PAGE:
The trio from Tauranga's Bethlehem College, who died in a minivan crash in Kenya were couple Dr Brian and Grace Johnston, and 19-year-old Caitlin Dickson.
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Dr Johnston was an anaesthetist at Tauranga Hospital, and the couple left behind a family of 10 children.
Dickson was a past student of the school.
Bethlehem College principal Eoin Crosbie said Brian was a "well-known identity" in Tauranga.
"He and Grace have a large family of 10 children, all of whom went through Bethlehem College, with only a boy and a girl remaining at this school.
"They'll be very sadly missed these two wonderful people. They were one of the strongest families, in terms of their association with the school that I know of, " Crosbie said.
"They were committed to the life of the college.
Grace Johnston was on the trust for the school's Christian Organisation.
The trio were among a party of 19 that left New Zealand for Kenya on December 28 and included 12 students and seven adults.
The trip was the school's third to the Ark Quest Education Centre, in Ma'hanga Village in the Vihiga District of the Western Province, with the aim of improving the centre's facilities.
He said the group were travelling back to their village in heavy rain when the tragedy occurred about 11pm Monday night (New Zealand time).
"The minivan lost control, rolled and ran into a ditch.
"The driver, a Kenyan named Christopher who worked for the Ark Quest Academy, was killed, and the fatalities from the Bethlehem College party were all adult participants."
Crosbie said the deaths would "touch the lives of many".
"...As these were all wonderful people who served others first as part of their expression of their Christian faith.
"Caitlin, Grace and Brian have all been to this village before and were passionate about the ministry that was being offered."
Crosbie said the roads in that part of Kenya were "notorious and terrible", and several other people were injured including two teachers and the team's leader, Phil Russell, who suffered concussion and cuts.
He said others had received broken bones.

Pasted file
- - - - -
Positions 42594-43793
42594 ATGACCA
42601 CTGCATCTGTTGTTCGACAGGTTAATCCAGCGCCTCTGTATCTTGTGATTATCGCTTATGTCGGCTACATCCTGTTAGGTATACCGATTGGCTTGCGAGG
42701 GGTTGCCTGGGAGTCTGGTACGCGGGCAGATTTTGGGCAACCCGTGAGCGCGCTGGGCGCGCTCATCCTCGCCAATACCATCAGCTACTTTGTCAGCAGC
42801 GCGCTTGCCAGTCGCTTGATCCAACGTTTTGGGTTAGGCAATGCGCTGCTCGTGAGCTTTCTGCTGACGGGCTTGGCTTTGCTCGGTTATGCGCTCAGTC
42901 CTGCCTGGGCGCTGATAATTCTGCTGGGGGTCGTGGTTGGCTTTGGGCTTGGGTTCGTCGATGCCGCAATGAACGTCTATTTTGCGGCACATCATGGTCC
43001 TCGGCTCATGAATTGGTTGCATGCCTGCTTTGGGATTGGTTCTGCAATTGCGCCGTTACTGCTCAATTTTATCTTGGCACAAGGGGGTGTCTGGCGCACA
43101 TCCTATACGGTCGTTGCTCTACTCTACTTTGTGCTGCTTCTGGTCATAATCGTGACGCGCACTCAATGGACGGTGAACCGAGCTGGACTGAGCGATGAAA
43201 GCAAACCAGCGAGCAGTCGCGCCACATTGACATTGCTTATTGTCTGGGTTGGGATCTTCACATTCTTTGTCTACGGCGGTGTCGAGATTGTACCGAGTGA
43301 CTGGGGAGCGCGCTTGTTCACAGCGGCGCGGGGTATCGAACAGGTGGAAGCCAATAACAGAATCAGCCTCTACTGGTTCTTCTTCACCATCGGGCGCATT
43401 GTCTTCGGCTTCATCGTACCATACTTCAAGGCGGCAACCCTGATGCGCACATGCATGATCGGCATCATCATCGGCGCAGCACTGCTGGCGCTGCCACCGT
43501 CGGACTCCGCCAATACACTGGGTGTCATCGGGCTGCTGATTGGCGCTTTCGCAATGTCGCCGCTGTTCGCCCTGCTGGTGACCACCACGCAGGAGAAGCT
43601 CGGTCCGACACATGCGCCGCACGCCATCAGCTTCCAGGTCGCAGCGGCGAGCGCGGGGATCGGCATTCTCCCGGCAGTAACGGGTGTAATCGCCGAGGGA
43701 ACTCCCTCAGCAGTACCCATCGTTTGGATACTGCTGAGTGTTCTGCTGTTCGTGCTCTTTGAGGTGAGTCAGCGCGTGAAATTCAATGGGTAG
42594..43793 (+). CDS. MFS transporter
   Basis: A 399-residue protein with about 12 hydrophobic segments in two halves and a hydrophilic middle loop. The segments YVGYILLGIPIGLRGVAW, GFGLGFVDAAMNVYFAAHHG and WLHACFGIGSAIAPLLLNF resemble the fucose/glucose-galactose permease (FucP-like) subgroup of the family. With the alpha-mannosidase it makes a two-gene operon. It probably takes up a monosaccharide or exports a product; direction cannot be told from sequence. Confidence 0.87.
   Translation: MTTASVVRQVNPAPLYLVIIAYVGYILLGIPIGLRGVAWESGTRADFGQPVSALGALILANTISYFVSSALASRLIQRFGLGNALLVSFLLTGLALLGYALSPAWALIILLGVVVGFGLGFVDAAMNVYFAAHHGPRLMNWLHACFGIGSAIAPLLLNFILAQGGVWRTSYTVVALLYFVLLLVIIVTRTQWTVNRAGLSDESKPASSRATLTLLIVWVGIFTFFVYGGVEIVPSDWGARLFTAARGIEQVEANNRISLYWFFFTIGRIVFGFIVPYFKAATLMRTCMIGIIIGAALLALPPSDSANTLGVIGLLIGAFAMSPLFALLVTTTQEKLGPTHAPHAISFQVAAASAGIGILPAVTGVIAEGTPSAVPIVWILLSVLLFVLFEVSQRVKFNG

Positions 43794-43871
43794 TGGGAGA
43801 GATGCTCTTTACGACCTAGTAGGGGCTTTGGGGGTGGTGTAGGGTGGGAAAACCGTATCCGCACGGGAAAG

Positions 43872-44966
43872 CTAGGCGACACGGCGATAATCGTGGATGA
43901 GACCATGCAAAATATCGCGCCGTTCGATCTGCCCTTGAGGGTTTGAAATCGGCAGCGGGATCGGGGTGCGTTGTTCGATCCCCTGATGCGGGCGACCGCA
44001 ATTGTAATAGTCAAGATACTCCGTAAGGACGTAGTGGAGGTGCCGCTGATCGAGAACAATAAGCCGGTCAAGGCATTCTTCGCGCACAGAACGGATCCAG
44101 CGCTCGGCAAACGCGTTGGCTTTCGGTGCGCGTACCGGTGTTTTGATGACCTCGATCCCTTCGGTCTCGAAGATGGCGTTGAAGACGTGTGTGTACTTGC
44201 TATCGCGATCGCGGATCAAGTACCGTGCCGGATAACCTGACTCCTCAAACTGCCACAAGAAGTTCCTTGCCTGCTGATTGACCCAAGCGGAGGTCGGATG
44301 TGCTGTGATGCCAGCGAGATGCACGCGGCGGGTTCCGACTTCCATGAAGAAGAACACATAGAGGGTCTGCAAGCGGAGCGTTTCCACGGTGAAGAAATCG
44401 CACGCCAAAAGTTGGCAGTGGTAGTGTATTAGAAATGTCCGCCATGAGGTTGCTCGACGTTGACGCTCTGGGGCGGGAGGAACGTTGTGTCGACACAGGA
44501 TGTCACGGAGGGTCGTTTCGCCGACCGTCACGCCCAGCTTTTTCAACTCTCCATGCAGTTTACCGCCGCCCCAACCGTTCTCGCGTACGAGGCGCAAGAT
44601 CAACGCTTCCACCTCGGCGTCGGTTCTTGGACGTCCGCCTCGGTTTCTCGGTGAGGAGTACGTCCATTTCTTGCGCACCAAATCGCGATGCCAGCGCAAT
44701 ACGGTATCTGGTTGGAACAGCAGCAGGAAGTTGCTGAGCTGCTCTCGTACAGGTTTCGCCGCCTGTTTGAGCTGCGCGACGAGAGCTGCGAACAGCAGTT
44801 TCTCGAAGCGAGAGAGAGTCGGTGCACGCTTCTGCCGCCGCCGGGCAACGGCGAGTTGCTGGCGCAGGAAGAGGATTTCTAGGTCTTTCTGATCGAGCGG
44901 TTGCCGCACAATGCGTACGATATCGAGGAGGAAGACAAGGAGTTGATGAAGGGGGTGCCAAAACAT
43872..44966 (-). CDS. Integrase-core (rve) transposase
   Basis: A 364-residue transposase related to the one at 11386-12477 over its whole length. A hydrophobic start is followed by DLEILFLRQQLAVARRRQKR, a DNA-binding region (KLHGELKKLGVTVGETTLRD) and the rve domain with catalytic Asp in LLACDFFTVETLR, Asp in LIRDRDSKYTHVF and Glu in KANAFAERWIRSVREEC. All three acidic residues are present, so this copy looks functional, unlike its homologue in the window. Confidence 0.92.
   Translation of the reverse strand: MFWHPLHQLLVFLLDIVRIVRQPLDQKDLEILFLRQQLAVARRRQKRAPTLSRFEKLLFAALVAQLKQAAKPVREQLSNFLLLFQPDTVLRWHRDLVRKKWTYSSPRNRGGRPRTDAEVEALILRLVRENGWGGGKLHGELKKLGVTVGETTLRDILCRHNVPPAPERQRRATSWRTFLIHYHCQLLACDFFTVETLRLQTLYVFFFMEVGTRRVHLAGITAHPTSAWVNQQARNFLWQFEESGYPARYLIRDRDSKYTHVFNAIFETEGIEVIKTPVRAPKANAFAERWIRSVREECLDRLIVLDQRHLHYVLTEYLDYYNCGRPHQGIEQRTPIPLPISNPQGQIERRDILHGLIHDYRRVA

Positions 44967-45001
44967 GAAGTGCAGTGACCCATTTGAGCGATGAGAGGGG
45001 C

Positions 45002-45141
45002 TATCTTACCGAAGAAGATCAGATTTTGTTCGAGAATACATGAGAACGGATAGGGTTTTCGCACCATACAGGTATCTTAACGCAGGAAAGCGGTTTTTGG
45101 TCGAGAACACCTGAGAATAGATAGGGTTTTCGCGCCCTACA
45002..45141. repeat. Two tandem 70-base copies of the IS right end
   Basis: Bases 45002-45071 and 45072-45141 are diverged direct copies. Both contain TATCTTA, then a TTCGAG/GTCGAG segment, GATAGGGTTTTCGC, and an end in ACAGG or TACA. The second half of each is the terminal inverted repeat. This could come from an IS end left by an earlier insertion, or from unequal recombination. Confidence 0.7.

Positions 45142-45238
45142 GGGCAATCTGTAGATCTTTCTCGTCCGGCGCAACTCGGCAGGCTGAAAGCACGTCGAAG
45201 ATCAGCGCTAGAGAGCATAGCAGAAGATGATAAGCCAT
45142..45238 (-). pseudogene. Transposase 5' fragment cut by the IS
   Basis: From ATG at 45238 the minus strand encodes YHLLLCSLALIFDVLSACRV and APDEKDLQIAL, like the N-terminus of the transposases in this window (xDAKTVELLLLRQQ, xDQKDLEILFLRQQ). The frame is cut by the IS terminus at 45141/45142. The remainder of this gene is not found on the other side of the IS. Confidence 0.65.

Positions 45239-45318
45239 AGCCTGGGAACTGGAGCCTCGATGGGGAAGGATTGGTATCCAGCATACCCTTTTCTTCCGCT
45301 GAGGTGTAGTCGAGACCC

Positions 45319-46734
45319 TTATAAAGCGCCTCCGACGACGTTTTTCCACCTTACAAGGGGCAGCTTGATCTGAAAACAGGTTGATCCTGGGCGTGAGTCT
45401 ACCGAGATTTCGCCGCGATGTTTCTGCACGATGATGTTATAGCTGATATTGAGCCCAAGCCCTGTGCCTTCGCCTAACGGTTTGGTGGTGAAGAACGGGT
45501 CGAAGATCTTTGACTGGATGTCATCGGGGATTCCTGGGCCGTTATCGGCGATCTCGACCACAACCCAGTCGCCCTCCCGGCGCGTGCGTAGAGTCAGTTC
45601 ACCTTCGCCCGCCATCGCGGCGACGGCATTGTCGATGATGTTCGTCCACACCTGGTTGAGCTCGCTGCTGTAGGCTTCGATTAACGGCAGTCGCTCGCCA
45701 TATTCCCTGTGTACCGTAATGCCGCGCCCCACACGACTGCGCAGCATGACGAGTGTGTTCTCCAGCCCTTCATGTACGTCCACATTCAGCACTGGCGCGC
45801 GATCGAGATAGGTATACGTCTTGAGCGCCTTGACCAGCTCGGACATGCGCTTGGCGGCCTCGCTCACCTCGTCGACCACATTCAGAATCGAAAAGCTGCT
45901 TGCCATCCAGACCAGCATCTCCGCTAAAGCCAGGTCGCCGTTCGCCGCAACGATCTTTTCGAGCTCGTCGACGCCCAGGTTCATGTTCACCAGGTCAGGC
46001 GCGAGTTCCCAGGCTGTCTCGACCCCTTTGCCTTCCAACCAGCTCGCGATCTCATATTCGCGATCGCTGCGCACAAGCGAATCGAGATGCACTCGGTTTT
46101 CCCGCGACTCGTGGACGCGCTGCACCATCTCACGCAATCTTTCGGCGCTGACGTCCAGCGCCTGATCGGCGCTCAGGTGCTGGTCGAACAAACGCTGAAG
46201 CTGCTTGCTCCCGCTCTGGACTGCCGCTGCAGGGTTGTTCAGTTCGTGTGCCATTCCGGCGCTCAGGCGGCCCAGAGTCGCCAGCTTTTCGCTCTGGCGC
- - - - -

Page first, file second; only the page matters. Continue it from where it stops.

The group was now said to be together in a private hospital in Kisumu.
Arrangements were being made to bring all of them home as quickly as possible.
Crosbie said he and others from the school had visited the families this morning, of those who died.
"They wish to grieve in private and do not want contact from the media," he said.
All families had been contacted and the school was providing support.
A Ministry of Foreign Affairs and Trade spokesperson said they were aware of a motor vehicle accident in Kenya involving students from Bethlehem College but would not give further details.
MFAT said the New Zealand High Commission in Pretoria was providing consular assistance and support to the group.
Bay of Plenty District Health Board chief executive Phil Cammish paid tribute to Johnston and his wife, Grace.
"Today is the anniversary of Brian starting his career with the Bay of Plenty District Health Board, where he has been a dedicated member of staff for the last 26 years at both Tauranga and Whakatane sites.
"Five years ago, and seeing a need for providing stability at Whakatane, Brian volunteered to take the Anaesthetists position and travelled from his home in Tauranga weekly to be an active and respected member of the Whakatane Hospital community.
"Brian was a dedicated Christian who is described by his colleagues as "the nicest person you would ever meet" and someone who "would only ever give, never take.
"Brian and Grace have also been described as "being woven into the fabric of the Bay of Plenty" and will be sorely missed. They leave behind a large family and a number of grandchildren."